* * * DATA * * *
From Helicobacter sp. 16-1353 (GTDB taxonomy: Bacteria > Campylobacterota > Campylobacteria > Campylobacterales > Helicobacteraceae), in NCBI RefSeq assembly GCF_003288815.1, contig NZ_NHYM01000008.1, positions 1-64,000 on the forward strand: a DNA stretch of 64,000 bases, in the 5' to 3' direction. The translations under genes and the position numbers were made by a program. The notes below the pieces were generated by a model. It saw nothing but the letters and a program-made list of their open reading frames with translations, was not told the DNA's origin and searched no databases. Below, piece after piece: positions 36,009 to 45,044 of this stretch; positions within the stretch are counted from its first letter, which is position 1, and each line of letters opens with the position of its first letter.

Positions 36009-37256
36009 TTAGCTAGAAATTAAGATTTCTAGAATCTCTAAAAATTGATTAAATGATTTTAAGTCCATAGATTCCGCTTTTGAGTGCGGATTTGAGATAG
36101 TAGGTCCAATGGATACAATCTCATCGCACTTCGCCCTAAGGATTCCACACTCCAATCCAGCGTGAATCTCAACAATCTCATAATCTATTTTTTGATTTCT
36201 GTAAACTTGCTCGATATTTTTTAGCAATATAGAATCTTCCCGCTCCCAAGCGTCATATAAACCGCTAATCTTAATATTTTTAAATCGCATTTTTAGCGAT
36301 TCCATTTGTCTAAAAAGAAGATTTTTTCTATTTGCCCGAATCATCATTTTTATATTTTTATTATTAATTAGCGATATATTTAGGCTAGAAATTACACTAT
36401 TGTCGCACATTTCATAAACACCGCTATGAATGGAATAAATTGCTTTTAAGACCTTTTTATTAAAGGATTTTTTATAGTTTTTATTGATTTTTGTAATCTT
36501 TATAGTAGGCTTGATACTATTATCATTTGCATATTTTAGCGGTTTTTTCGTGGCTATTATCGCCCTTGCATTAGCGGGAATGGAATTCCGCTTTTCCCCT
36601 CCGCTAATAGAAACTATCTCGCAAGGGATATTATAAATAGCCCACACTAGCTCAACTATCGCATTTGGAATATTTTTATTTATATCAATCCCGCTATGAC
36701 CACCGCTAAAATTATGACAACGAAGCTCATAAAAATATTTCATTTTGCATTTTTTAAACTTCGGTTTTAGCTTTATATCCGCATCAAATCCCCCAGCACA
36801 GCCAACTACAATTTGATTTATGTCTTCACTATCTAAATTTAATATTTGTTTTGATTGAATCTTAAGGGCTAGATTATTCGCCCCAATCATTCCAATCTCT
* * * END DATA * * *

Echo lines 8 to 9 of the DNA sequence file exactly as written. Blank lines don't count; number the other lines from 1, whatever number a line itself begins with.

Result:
36501 TATAGTAGGCTTGATACTATTATCATTTGCATATTTTAGCGGTTTTTTCGTGGCTATTATCGCCCTTGCATTAGCGGGAATGGAATTCCGCTTTTCCCCT
36601 CCGCTAATAGAAACTATCTCGCAAGGGATATTATAAATAGCCCACACTAGCTCAACTATCGCATTTGGAATATTTTTATTTATATCAATCCCGCTATGAC